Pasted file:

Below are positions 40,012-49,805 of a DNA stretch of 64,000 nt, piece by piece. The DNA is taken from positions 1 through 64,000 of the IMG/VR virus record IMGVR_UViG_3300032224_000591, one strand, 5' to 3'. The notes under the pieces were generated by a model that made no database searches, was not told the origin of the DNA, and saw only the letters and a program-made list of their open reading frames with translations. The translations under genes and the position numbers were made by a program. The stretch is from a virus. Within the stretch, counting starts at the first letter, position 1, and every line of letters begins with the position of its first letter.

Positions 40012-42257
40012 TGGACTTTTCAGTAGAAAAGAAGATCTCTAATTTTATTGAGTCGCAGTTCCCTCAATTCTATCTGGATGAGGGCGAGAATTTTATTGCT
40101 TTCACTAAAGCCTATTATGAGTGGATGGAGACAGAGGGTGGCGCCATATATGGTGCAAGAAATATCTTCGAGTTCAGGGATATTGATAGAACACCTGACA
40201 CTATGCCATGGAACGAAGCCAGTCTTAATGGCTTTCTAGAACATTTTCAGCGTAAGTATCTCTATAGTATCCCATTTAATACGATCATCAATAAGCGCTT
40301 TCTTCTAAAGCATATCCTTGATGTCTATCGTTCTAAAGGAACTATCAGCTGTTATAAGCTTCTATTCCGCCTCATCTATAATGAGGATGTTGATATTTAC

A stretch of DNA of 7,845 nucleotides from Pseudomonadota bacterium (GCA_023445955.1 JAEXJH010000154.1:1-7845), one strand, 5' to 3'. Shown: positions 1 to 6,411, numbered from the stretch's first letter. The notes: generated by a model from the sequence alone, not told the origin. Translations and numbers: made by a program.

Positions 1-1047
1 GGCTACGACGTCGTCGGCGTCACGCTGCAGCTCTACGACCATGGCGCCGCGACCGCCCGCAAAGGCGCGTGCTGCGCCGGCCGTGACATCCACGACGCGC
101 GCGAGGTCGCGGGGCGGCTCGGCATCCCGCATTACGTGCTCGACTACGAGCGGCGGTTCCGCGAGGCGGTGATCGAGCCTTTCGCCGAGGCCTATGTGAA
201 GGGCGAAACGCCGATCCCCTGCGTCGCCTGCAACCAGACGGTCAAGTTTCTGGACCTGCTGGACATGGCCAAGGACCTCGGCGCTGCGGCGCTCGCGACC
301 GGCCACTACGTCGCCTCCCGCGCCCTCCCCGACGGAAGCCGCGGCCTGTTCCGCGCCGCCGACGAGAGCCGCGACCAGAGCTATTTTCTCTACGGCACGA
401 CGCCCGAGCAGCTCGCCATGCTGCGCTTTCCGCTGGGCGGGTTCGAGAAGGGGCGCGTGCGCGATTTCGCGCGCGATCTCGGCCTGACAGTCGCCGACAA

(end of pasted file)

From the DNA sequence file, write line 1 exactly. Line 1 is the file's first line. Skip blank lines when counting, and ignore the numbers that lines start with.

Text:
Below are positions 40,012-49,805 of a DNA stretch of 64,000 nt, piece by piece. The DNA is taken from positions 1 through 64,000 of the IMG/VR virus record IMGVR_UViG_3300032224_000591, one strand, 5' to 3'. The notes under the pieces were generated by a model that made no database searches, was not told the origin of the DNA, and saw only the letters and a program-made list of their open reading frames with translations. The translations under genes and the position numbers were made by a program. The stretch is from a virus. Within the stretch, counting starts at the first letter, position 1, and every line of letters begins with the position of its first letter.